contemPLAYte: on code

Getting back into a normal work/school routine thwarted my desire to post weekly updates, but I will now use writing blog posts as a way to avoid thesis work, so I think you can expect them a little more regularly.  

Post topic of the day… Inspired by both being enrolled and actually attending a code class.

My first exposure to code was in a high school computer science class, when I was a junior (or sophomore, maybe).  The class was in BASIC (Just to clarify, I graduated high school in 2008, not the 1980s.), and I absolutely hated it. In fact, I didn’t even make it through the first semester, I was asked to leave at quarter because I refused to do the work. I will admit to being pretty immature and basically an asshole about it, but the whole experience turned me off to coding for years. 

My second attempt at coding was in college, my junior year, when I was realizing that though I was studying sociology, playing around with technology was really when I was the most inspired.  My undergrad school ran on the ‘block plan,’ which means we took one course at a time for a month. We had class from 9am-noon M-F and lab classes met again from 1-3 or 4… or 7. So rather than learning things over the course of 12-16 weeks, we were learning them in 18 days.  This time I was trying to learn Java and was failing miserably.  To avoid completely destroying my GPA I took the class pass/fail, and managed to pass, but hated every moment of it.  See image below for how things worked out…


When I got into the NYU Game Center MFA program I immediately regretted my lack of commitment to learning programming, but felt like I’d finally be in a place where I could learn and be excited about it. Except that didn’t happen. By the time second semester rolled around and I could enroll in a coding class, I was running away as quickly as possible. I had spent the past semester in my digital design class feeling wildly inferior, useless, and like I didn’t belong.  So I bailed. I took other classes that I knew I’d excel in and avoided coding for the third time in my academic career.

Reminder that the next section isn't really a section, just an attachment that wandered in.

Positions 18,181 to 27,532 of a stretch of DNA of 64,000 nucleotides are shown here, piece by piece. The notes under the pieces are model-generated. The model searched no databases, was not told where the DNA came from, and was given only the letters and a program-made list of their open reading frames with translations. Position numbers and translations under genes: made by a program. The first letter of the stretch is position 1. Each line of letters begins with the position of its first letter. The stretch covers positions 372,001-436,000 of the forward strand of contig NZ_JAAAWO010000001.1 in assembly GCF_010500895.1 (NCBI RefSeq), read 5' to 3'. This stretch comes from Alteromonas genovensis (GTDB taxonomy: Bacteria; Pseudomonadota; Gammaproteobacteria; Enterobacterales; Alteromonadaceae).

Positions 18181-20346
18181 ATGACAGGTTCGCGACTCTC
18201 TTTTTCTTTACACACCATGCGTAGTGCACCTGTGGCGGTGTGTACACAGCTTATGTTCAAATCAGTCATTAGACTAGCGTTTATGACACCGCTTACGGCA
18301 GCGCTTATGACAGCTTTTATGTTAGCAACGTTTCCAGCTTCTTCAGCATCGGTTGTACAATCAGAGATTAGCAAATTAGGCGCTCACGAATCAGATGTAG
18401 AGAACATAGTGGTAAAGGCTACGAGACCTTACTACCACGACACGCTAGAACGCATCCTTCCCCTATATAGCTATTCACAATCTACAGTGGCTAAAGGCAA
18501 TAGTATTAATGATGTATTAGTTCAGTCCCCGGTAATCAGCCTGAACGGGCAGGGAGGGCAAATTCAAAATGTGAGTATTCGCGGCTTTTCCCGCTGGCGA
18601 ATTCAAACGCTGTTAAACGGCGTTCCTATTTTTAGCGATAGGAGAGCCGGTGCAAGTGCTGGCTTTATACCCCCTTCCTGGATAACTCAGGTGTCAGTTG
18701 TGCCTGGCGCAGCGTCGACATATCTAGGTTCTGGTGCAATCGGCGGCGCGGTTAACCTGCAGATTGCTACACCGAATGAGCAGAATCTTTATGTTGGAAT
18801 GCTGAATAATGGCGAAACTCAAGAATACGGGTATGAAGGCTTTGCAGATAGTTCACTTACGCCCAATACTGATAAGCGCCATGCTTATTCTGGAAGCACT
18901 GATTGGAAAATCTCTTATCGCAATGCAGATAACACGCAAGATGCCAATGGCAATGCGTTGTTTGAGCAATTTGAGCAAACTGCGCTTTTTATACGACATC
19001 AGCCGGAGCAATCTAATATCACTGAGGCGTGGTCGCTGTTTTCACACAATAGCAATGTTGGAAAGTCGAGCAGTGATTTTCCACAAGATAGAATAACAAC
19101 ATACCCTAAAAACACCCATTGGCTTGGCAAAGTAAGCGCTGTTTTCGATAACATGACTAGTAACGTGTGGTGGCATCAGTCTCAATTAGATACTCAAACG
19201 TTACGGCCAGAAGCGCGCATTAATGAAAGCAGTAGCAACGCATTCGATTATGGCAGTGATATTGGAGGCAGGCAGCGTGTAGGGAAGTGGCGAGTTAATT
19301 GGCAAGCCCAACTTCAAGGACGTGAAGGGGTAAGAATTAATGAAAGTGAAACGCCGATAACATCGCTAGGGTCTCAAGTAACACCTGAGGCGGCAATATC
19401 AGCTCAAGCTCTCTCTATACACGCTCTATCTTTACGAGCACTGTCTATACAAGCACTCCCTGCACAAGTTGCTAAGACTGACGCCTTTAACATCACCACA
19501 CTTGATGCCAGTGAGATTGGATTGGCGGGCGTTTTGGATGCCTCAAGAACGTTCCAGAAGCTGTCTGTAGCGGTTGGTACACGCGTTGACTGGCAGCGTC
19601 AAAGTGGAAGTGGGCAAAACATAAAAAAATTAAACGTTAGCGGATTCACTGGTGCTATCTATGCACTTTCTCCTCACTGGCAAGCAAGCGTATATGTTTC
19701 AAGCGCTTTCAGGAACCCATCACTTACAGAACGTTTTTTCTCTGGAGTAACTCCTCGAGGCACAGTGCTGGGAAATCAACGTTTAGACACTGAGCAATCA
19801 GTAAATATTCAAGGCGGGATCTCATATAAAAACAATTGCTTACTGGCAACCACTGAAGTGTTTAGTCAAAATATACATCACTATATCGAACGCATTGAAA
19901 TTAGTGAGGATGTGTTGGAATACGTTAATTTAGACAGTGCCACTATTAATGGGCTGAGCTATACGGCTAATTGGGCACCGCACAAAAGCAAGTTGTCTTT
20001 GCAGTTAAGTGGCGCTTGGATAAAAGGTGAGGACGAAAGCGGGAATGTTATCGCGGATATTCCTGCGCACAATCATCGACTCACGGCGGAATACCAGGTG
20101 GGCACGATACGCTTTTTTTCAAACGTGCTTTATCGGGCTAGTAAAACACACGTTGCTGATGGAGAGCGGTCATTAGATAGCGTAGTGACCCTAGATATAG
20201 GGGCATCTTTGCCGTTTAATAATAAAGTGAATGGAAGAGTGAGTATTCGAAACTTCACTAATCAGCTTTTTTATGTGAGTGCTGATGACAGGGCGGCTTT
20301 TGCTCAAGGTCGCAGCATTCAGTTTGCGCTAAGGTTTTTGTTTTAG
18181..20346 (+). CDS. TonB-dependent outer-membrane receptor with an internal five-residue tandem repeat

Time passed.  I continued to make games, digital games even.  I didn’t even consider learning how to code again until last semester at a game jam organized by Code Liberation.  The jam started off just fine, they didn’t care if we coded our games or if we used other tools, they just wanted us all to walk out with a game.  The summer prior to this I had taught GameSalad (which is basically drag and drop programming for iOS devices), so thought I’d make a game quickly in that. 

After awhile I realized that GameSalad couldn’t properly handle the large amounts of text I was hoping to use.  Then I tried Twine. Twine could handle the text but couldn’t quite execute mechanics in the way I wanted.  Then I tried Construct 2 but that was taking too long to learn. Finally, Phoenix Perry from Code Liberation sat down with me and said I could stop fighting with game engines if I learned how to code.  I spent the rest of that weekend on OpenProcessing.org pretending like I knew what I was doing and making a little progress.  Every step of the way Phoenix, Nina, and Jane were there to give me tips, suggest functions, and remind me that I was coding this game myself and that I was doing a great job.   

I coded my first game that weekend, “Therapy Sesh,” and though it wasn’t quite where I wanted it to be, it was functional. And better than being functional, people were reacting to it!  I spent the rest of the semester sort-of-trying to learn how to code, and playing around with Processing tutorials until I had a basic understanding of how sketches worked. Finally, for the third time in my academic career I signed up for a coding class and for the first time I’m LOVING it!

Here are some weird things I’ve been making.